In the aftermath of any large-scale disaster, the recovery process is often challenged by the urgency to rehabilitate the displaced communities and restore normalcy at the earliest, wherein the post-disaster ‘Temporary Housing’ (TH) programs have historically played an important role. Yet, numerous studies have highlighted the issues of cultural adequacy in TH, which remain to be a rather underexplored area of research. To bridge this gap, this study methodically reviews the existing literature on TH programs after three prominent disaster events in Asia namely, Sichuan earthquake 2008 (China), Merapi eruption 2010 (Indonesia) and Tohoku earthquake and tsunami 2011 (Japan). Referring to the key principles of cultural adequacy (housing policy, public spaces, cultural background, and co-design) underlined by the Geneva UN Charter on Sustainable Housing, the authors derive cross-case lessons from the selected disaster events and suggest feasible strategies to enhance the cultural adequacy in TH programs. Although the implementation of any TH program depends on the disaster scale and damages, the study underlines the need for establishing clear policy directions. While the uncertainty associated with post-disaster period often side-lines the socio-cultural peculiarities, having a pre-disaster strategic plan can potentially allow the expression of cultural identity, and local values in TH.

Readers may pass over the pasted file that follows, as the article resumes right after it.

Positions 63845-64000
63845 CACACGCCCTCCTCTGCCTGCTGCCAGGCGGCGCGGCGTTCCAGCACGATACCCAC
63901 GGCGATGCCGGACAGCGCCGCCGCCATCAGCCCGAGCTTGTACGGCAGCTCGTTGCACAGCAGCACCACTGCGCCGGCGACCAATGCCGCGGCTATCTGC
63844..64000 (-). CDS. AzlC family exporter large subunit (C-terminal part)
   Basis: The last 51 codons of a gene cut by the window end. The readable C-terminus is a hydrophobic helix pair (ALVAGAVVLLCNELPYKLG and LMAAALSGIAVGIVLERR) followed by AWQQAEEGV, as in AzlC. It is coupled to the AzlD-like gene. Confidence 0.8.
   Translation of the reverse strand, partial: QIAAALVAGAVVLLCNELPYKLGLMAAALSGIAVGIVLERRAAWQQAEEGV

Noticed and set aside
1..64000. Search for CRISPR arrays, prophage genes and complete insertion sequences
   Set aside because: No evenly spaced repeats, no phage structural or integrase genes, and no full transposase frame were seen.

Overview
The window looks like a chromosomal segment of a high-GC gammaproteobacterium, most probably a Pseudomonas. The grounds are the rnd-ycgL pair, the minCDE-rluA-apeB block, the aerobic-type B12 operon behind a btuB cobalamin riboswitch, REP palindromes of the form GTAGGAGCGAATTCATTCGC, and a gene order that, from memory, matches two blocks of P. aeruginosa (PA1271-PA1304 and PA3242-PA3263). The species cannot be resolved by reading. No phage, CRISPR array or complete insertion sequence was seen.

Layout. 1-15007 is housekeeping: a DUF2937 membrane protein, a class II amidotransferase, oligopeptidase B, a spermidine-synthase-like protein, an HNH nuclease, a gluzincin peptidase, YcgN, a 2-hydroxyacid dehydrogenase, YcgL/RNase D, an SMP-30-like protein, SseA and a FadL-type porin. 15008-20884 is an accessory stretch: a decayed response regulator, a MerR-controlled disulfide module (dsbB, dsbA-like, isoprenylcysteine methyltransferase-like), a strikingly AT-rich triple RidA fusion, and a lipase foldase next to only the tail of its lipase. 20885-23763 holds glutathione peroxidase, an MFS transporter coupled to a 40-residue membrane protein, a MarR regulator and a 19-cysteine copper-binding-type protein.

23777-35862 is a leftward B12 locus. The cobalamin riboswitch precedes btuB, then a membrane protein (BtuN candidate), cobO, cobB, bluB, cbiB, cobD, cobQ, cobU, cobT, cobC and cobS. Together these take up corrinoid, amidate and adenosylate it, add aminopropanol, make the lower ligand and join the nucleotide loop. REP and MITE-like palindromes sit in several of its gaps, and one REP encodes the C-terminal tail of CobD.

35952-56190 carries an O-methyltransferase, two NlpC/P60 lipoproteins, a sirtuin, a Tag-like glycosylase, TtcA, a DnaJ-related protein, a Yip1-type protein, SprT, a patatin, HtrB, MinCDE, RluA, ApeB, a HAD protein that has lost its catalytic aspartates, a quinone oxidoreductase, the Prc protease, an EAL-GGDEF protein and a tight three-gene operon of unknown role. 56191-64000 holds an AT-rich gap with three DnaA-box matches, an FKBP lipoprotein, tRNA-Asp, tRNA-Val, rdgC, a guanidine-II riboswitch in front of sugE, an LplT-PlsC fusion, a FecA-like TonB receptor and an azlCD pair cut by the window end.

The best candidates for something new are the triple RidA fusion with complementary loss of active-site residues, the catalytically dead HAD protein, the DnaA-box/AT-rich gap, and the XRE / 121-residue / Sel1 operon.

ASJC Scopus subject areas